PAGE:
All XML, all the time

Tuesday, 12 Apr 2005

There has been a lot of noise over the HTML vs XHTML issue. Big names are saying that the latter offers nothing over the former, that HTML is no less semantic than XHTML (which is correct), and so on. There is loud spec thumping over doctypes and mime types and that you should only serve XHTML as application/xhtml+xml (indeed you should). Lachlan Hunt says HTML is dead. Anne van Kesteren, whom I generally have the utmost respect for, loudly advises people to stick to HTML 4.01 Strict.

A chief argument of opponents of XHTML like him (besides the fact that IE does not support it at all) is that draconian error handling in XML will cause your page to break and will make your users suffer for you if you make even the slightest mistake. Well, I don’t care. This cry and whine is just another legacy of HTML we've gotten used to: our toolchains tend to be of the “glue strings together” variety. (We get fancy and call these things “templates.”)

Which is utterly, utterly broken.

The tools should be XML all the way from bottom to top. The right way to build something like a CMS is to never stick user input right into the output. Input should either be of the form of something like wiki markup which can always, always be translated to valid XHTML, or if it’s tagsoup, should be corrected before storing it.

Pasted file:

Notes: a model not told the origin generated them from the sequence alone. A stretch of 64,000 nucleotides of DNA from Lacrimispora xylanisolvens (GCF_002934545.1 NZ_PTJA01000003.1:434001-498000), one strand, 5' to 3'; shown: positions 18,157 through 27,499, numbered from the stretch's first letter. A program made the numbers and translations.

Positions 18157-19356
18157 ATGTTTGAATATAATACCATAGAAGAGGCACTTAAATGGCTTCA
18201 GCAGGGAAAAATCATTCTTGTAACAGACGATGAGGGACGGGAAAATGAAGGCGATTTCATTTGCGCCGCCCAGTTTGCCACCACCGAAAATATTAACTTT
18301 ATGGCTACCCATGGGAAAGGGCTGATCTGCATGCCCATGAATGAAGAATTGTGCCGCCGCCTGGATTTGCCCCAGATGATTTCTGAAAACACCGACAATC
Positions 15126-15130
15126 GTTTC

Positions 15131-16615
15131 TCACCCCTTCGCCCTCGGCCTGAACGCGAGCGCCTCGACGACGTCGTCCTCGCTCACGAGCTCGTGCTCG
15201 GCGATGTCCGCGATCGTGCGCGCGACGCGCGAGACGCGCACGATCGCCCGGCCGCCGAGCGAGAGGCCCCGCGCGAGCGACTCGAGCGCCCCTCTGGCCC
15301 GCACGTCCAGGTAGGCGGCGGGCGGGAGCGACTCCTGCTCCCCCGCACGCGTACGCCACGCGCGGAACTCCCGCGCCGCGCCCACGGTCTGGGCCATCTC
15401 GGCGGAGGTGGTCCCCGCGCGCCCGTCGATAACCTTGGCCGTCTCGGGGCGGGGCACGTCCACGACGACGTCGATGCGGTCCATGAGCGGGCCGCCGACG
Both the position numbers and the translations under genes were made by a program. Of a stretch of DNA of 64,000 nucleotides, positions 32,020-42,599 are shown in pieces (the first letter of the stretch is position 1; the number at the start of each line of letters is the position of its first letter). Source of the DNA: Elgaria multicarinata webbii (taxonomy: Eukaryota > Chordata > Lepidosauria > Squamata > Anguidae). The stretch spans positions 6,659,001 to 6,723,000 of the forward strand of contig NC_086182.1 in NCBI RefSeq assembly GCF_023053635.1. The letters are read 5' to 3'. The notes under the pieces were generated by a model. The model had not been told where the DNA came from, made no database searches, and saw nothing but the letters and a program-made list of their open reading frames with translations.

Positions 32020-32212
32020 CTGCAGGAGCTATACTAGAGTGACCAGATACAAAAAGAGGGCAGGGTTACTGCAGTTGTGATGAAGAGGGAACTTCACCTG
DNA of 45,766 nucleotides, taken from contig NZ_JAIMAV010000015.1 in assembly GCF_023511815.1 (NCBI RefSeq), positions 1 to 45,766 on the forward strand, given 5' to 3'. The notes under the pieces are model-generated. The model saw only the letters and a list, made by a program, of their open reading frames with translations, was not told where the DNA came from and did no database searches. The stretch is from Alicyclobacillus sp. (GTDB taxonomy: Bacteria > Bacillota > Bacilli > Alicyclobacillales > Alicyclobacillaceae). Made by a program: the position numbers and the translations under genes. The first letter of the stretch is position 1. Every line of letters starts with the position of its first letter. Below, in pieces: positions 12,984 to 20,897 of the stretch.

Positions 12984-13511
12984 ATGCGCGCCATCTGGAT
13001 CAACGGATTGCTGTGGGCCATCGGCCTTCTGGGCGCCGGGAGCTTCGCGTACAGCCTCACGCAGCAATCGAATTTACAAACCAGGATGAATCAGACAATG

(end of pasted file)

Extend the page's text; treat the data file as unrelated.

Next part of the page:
There should never be any markup-related part in your publishing toolchain just gluing strings together. Ever.

Everyone saying something else is just noise in the background.

Regardless of what you do, it’s not necessary to teach the users to write valid markup. If you let them enter markup, because they’re used to it, fix it for them and offer a forced preview of the result. It’s not a hard problem. In fact, this solution is so painfully obvious that I have a hard time listening to much of the pitter-patter surrounding a discussion we’re only having because we’ve gotten used to utterly inadequate tools.